Unlocking affordable soil moisture management for local farmers

August 26th, 2019, Published in Articles: PositionIT

The South African Agricultural Research Council (ARC) and Institute for Geodesy and Cartography (IGIK) in Poland recently signed a collaborative research agreement investigating the use of Sentinel-1 radar imagery for soil moisture management on farms as well as monitoring crop development and yield prediction.

The development of an affordable new system to locate hidden soil moisture will allow farmers to monitor and manage soil moisture that is available to their crops at a much lower cost. The radio detection and ranging (radar) system will set new standards for soil moisture management on farms. The electromagnetic system is used to detect the location and distance of an object from the point where the radar is placed. It operates in the ultra-high frequency and microwave range and works by radiating energy into space and monitoring the echo or reflected signal from the object.

Hand-held moisture probes (blue) consisting of two sensors attached to a unit are pushed into the soil (10 to 20 cm depth) to check the moisture level so that satellite-derived soil moisture data can be validated.

Current moisture probes on the market are expensive and one needs a whole network of them installed across the farm to adequately provide reliable soil moisture data. Data collection from these probes is time-consuming and expensive since it must be done every three months per probe. In contrast, the newly introduced satellite products cover the whole farm or region in one scan and in nearly real-time, with no risk of theft or vandalism.

The project is jointly funded by the European Space Agency (ESA) and National Research Foundation (NRF) in South Africa via bilateral funding instruments, and officially kicked-off in Poland in June 2019. The research will enhance precision agriculture and identify impending food shortages in both countries on an ongoing basis and in real-time.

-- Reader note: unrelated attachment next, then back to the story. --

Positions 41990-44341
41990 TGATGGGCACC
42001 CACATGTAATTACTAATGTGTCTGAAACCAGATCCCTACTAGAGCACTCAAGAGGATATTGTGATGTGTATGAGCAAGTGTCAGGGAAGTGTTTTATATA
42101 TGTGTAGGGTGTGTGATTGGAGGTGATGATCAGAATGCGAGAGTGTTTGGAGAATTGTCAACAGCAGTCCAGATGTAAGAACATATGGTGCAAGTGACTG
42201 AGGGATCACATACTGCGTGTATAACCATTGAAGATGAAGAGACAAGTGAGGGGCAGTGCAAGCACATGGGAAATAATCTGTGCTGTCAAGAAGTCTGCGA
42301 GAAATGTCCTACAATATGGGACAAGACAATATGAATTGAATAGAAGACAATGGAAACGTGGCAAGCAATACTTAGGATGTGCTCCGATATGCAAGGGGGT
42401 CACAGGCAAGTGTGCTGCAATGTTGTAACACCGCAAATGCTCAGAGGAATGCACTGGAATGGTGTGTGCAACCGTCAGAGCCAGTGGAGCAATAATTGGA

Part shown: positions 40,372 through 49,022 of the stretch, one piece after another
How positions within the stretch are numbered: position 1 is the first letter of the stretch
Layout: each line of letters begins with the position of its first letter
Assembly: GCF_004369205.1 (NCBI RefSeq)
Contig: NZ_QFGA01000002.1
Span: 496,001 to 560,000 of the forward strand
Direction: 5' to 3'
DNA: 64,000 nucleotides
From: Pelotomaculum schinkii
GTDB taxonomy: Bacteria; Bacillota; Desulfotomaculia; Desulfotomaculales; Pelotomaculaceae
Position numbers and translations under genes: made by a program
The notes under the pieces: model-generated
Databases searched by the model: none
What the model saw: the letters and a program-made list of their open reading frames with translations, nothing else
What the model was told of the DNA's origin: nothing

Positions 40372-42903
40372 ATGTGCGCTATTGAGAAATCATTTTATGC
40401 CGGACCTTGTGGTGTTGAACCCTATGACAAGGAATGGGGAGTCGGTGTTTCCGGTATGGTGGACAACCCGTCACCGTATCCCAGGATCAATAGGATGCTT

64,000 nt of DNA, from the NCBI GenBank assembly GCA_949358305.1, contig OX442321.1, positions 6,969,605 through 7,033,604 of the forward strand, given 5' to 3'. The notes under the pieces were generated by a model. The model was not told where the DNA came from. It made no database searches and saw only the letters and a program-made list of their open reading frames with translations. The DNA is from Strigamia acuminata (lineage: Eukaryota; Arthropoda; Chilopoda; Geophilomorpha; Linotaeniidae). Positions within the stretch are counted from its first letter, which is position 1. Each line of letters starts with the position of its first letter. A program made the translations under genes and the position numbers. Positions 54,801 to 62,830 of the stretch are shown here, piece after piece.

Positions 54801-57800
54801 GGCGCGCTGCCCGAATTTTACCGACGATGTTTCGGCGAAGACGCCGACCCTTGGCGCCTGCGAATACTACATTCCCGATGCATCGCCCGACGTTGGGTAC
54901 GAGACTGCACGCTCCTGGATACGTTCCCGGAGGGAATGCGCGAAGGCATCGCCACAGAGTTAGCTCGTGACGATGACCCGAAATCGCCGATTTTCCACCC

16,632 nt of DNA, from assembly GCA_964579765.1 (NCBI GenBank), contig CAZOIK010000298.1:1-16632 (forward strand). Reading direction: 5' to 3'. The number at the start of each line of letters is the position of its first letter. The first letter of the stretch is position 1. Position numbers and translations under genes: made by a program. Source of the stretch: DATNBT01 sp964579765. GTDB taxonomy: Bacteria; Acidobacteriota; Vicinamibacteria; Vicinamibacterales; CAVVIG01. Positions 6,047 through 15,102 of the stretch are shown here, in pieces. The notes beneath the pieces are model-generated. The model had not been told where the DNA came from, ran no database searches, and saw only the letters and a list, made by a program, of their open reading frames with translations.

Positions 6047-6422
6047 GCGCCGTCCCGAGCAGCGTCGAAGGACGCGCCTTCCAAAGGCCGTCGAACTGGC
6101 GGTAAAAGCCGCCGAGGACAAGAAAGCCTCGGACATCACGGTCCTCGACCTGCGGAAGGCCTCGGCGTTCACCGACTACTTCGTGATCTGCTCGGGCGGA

The two research organisations believe that agriculture needs to pay heed to the fourth industrial revolution, with the integration of remote sensing data with socio-economic data and communication between decision-makers and remote sensing scientists requiring special attention. A cross-cutting global agricultural monitoring initiative of the Group on Earth Observations (GEO) called GEOGLAM is currently attempting to address global, regional and national agricultural monitoring technologies (http://www.geoglam-crop-monitor.org/). Moreover, this new research by the ARC and IGIK addresses the UN’s broad Sustainable Development Goals.

Agriculture in South Africa and Poland experiences similar challenges. In South Africa, agricultural production is mainly constrained by water availability and a variable climate. Subsistence farmers are more vulnerable to changes in weather patterns as they lack resource reserves, information and/or access to usable soil moisture information for evidence-based decision-making. These challenges require sound, reliable, timely, accessible and useable information for optimising crop production under variable intra-seasonal conditions.

The team of South African and Polish scientists hope that the project outputs will assist in improving crop production and soil moisture management in both countries. They point out that the scientific exchange is also of benefit in addressing other research questions in each country. Some of the relationships supporting such international research collaboration go back more than ten years and there is an especially long history of cooperation between the ARC and IGIK.

Contact Dr George Chirima, ARC, Tel 012 310-2672, chirimaj@arc.agric.za

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